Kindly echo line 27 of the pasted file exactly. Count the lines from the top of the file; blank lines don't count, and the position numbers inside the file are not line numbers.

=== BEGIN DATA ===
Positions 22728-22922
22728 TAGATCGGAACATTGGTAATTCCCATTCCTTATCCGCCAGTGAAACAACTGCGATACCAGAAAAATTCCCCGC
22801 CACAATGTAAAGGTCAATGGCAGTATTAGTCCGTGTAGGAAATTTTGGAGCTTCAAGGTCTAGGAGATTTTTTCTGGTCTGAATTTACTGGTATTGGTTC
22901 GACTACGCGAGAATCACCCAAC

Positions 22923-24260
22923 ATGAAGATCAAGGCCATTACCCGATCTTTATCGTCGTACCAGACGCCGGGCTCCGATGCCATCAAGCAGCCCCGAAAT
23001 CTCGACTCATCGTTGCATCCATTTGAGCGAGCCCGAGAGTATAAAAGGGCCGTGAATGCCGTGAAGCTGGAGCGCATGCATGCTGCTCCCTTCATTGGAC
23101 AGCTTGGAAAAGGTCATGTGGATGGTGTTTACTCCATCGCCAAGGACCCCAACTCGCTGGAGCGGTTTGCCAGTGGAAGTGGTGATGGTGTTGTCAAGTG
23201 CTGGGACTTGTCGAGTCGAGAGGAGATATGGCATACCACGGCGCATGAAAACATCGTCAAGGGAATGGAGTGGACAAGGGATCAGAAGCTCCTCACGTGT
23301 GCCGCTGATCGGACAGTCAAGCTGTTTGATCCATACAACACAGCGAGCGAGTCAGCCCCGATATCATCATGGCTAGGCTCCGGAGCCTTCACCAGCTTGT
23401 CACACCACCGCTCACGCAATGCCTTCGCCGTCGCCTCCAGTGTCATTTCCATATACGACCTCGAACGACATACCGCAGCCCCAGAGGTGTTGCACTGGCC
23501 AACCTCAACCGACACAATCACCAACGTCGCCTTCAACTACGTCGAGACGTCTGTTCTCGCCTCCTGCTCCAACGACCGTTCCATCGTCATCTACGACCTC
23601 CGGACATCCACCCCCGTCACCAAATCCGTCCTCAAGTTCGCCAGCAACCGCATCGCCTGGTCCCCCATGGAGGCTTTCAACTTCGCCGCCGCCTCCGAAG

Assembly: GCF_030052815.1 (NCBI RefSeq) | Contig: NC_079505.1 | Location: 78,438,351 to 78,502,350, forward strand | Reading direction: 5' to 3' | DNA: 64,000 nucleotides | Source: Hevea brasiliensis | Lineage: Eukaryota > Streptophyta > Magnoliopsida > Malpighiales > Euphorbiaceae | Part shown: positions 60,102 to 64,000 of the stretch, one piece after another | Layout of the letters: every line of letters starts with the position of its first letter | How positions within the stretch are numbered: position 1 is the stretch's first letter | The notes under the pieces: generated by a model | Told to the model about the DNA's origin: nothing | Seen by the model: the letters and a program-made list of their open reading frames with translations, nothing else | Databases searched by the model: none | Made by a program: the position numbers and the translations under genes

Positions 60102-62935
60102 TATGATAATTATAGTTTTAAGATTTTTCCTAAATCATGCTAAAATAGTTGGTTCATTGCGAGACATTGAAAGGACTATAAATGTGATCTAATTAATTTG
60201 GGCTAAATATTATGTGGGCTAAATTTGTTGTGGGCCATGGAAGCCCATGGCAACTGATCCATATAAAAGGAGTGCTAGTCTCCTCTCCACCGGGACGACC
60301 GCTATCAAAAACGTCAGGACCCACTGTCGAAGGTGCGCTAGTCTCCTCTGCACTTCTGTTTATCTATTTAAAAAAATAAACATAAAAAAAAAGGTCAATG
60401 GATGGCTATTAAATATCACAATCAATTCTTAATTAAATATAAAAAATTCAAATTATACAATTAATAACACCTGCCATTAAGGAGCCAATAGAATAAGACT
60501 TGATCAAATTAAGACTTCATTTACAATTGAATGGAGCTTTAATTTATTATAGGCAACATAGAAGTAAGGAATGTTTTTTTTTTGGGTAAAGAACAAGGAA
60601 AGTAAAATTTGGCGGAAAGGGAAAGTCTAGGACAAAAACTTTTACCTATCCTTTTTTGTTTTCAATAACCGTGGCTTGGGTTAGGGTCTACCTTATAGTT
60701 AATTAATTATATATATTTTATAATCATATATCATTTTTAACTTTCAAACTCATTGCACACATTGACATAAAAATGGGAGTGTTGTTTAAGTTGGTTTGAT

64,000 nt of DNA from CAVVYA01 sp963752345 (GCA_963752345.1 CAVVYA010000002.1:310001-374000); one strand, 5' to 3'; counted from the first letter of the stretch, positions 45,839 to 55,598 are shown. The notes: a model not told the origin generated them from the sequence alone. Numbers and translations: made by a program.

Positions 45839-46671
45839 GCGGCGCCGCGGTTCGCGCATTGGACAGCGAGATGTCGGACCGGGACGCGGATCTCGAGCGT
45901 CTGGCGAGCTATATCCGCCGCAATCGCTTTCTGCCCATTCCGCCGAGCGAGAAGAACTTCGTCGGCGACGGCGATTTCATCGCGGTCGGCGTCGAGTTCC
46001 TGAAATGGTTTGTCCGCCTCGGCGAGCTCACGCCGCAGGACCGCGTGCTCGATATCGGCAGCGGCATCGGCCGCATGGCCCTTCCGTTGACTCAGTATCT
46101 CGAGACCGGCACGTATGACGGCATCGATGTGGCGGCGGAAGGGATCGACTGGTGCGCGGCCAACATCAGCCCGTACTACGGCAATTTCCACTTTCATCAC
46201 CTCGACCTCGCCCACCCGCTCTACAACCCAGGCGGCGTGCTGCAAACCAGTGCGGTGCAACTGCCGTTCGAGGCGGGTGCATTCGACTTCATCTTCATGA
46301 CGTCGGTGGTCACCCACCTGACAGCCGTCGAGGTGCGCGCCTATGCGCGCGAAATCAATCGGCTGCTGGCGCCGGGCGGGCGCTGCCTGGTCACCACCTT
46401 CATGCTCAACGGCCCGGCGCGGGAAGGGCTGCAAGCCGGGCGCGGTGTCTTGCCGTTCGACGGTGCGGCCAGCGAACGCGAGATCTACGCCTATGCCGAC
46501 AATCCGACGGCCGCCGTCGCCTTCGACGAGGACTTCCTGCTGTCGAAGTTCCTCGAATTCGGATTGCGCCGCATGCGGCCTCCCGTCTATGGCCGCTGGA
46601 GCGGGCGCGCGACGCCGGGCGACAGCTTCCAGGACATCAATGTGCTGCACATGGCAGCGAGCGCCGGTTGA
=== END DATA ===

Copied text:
46001 TGAAATGGTTTGTCCGCCTCGGCGAGCTCACGCCGCAGGACCGCGTGCTCGATATCGGCAGCGGCATCGGCCGCATGGCCCTTCCGTTGACTCAGTATCT